Transistors are active devices that can perform both switching and amplification. These two operations are not fundamentally different—in both cases, a relatively large current flowing through the device is regulated by a small-amplitude or low-power signal applied to the input terminal.
However, the terms “switch” and “amplifier” help us to concisely convey differences deriving from the way in which a transistor is used and from the objective of the circuit designer. In this tutorial, we will focus on switching, and in the next tutorial, we will examine a BJT small-signal amplifier.
Electronic systems are often responsible for controlling motors, solenoids, heaters, and other types of high-power equipment. The thing being controlled is called the load, and by “controlled” we mean simply turned on and turned off—the purpose of the electronics is to supply power to the load and remove power from the load in accordance with commands generated by, for example, a comparator circuit, a collection of interconnected logic gates, or a human operator.
Nowadays, the commands that control an electronic switch will frequently come from a microcontroller. For example, an electromechanical system might consist of several DC motors that need to be individually started and stopped in a precise sequence that changes according to environmental conditions.
The instructions executed by a microcontroller monitor sensors, implement the required sequence, and generate digital signals intended for each motor; a logic-high signal indicates that the motor should be rotating, and a logic-low signal indicates that the motor should be stopped. Logic-low signals will be very close to 0 V, and a common logic-high level is 3.3 V.
We can’t use the microcontroller to directly control the motors, because the signals generated by microprocessors and other types of digital ICs cannot supply the large amounts of current required to drive high-power loads.
Discrete transistors, on the other hand, can supply large amounts of current. Thus, if we insert BJT switches between the microcontroller and the motors, we have an effective method of controlling high-power loads by means of low-power digital signals.
When we use a BJT as a basic “low-side” switch, the goal is to turn the load off by preventing current flow and to turn the load on by allowing current to flow freely from the supply voltage, through the load, through the BJT’s collector and emitter, to ground. Preventing current is easy enough: a logic-low control signal will not forward-bias the BE junction, and thus the transistor will be in cutoff.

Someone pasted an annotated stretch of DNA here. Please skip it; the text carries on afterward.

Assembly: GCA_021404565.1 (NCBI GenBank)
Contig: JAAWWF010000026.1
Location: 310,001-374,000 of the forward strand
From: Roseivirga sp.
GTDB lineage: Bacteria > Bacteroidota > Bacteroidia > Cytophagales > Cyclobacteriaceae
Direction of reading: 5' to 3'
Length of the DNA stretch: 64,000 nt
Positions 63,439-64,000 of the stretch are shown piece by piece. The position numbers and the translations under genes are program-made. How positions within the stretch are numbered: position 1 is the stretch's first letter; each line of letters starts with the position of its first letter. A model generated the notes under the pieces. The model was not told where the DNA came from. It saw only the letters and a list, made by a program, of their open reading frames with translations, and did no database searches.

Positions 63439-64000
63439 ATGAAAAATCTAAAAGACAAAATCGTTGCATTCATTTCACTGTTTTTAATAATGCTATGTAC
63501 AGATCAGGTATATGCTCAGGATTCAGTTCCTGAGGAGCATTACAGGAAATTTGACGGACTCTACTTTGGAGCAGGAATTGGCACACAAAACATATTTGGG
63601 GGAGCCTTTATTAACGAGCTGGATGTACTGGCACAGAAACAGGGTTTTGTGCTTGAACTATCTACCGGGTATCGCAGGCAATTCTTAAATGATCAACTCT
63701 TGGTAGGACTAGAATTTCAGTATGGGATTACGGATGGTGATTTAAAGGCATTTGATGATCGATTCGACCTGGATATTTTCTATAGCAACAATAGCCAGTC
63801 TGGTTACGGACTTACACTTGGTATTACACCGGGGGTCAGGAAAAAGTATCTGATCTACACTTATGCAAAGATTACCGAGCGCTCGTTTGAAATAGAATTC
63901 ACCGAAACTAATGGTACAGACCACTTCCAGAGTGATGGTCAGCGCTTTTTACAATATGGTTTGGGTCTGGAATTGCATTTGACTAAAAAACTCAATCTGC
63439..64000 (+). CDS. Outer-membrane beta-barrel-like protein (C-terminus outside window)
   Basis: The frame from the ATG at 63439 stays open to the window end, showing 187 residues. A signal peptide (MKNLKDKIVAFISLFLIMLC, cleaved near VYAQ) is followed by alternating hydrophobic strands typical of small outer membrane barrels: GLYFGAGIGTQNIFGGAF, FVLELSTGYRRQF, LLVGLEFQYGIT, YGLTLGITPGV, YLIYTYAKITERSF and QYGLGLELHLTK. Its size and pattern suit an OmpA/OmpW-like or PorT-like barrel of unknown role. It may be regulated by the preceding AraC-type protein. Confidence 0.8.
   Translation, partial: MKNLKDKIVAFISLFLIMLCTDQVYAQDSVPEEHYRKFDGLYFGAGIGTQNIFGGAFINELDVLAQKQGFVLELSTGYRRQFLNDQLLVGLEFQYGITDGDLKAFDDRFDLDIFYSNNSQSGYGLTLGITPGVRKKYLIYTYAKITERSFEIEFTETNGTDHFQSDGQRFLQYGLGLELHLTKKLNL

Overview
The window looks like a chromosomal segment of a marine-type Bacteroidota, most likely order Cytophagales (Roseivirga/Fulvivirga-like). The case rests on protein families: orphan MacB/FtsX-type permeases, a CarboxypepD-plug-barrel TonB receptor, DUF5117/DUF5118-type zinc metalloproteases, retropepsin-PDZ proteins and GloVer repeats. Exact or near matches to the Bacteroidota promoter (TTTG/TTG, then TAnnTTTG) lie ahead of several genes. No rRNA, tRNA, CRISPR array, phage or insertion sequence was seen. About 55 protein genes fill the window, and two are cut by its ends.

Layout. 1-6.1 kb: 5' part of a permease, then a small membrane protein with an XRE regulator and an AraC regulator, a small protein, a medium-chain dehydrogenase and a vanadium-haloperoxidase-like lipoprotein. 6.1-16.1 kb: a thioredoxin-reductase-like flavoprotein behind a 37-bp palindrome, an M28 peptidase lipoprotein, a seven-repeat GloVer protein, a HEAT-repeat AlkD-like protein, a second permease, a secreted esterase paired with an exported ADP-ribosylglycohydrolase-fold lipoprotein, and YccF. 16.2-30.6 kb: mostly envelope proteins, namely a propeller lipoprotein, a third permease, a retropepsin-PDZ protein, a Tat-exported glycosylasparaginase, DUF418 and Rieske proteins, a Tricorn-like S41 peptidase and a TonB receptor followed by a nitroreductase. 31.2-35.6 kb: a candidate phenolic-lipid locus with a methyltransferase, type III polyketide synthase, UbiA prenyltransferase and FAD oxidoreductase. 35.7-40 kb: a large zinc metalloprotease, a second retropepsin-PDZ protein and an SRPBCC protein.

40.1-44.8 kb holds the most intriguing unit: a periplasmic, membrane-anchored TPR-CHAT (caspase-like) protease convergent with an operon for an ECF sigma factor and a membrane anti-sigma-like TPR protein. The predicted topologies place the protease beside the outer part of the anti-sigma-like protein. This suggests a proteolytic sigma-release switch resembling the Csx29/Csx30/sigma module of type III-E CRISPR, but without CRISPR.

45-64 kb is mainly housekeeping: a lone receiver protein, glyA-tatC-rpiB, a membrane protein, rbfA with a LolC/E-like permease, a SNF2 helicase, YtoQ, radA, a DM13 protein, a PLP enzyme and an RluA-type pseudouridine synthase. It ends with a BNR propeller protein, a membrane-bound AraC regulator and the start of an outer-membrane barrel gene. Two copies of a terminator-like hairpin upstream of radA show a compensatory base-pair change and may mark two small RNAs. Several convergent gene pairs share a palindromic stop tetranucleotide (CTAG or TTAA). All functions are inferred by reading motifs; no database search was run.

But how do we cause current to flow freely through the load? Do we want an on-state transistor switch to operate in forward active mode or saturation mode? As we’ll see in the next tutorial, forward active mode provides high gain, meaning that very small changes in input voltage can create large and proportional changes in output current.
In a switching circuit, the goal is not to provide proportional changes in output current; rather, we simply want to drive the transistor into full conduction. Thus, a BJT switch transitions between cutoff mode and saturation mode. We don’t limit the input voltage or the input current in an attempt to keep the transistor in forward active mode.
The following plot, which is the same as a plot that we saw in the previous tutorial except that the labels have been changed, helps us to understand why saturation mode provides maximum current to a switched load.
The collector voltage (VCOL) decreases during forward active operation and levels off when the transistor enters saturation. We approximate the saturation-mode collector voltage as a constant VCE(sat) = 0.2 V, and we think of VCE(sat) as the lowest collector voltage that is possible during normal operation.
If we imagine that the load is a resistance placed between the supply voltage and the collector voltage, the current through the load will be greatest when the voltage across the load is maximized, and since the supply voltage is fixed, voltage across the load is maximized when the collector voltage reaches VCE(sat).
This tutorial gave a basic example of a transistor-based switch circuit and explained why we utilize cutoff and saturation modes when performing BJT switching. In the next tutorial, we will explore BJT amplification using a simple circuit that increases the amplitude of a sinusoidal input signal.
In Partnership with ON Semiconductor
In Partnership with Rohde & Schwarz
by Luke James